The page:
Food assembly has long been a part of early childhood curriculum. There are many examples of how mathematics is embedded in preparation of ants on a log, or sandwiches. What is often overlooked is the STEM within actually cooking experiences. As children make their own servings of pudding, pancakes, muffins, quesadillas, eggs, or play dough, they engage in vocabulary that often has multiple meanings. In cooking we whip, beat, sift, dice...all words that have different meanings in different contexts.
There is mathematical thinking such as of more and less, shorter and longer in terms of time, number of scoops or spoonful’s and experiences connecting children to the concepts of volume and fractions. Cooking experiences can introduce cultural dishes previously unknown to children, or regularly enjoyed. Finally, cooking experiences immerse children in observations about properties of materials or ingredients, and how those properties may change when heat or cooling is applied to a mixture.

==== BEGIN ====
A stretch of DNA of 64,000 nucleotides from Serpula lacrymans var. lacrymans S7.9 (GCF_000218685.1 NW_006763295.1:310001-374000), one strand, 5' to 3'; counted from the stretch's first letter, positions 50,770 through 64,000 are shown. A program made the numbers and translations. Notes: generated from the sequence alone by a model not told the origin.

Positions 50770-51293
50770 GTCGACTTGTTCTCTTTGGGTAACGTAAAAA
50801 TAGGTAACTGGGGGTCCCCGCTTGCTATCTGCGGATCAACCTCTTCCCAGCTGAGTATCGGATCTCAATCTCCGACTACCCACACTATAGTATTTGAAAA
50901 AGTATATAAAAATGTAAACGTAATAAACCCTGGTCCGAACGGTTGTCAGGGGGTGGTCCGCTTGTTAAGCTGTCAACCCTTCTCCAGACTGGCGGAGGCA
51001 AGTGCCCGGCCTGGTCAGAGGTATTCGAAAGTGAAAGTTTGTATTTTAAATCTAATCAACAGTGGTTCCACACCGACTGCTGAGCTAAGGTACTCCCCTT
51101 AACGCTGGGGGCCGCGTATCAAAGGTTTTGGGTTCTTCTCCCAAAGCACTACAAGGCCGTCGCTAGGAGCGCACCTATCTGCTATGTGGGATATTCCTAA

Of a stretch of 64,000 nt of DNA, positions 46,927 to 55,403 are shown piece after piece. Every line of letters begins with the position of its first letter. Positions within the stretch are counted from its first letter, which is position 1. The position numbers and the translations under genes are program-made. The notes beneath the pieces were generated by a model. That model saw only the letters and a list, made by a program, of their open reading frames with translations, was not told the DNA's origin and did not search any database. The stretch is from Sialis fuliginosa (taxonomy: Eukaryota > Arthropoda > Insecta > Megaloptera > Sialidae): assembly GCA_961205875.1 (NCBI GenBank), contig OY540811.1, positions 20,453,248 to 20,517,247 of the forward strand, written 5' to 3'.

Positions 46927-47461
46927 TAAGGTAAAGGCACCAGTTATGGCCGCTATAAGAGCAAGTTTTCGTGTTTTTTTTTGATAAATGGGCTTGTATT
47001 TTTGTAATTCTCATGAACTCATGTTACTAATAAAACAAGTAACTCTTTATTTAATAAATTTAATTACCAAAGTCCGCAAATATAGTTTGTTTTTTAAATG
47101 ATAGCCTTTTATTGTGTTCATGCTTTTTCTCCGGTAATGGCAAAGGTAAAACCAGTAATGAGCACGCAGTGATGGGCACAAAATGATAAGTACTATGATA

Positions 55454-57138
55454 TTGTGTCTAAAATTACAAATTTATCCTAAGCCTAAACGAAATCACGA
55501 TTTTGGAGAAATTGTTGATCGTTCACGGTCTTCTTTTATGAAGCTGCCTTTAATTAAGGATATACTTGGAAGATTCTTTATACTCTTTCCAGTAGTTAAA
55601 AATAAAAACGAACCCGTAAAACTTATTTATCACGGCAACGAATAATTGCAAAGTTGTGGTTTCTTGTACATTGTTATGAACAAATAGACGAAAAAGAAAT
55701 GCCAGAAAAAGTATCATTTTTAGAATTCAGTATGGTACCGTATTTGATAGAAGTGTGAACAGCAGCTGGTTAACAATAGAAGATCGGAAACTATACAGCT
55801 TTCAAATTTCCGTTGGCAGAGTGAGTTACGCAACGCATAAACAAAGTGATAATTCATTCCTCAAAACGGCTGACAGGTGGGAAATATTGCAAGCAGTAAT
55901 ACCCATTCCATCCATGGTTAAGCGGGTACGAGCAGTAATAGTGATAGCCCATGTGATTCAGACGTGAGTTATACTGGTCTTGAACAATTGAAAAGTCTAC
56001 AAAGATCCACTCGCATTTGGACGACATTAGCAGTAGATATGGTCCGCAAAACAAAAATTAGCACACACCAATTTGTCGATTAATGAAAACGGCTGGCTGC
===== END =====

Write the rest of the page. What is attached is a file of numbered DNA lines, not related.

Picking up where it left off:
Select the recipes below for children to follow and prepare their own servings of food and playdough.
To view the experience sheet, please click here.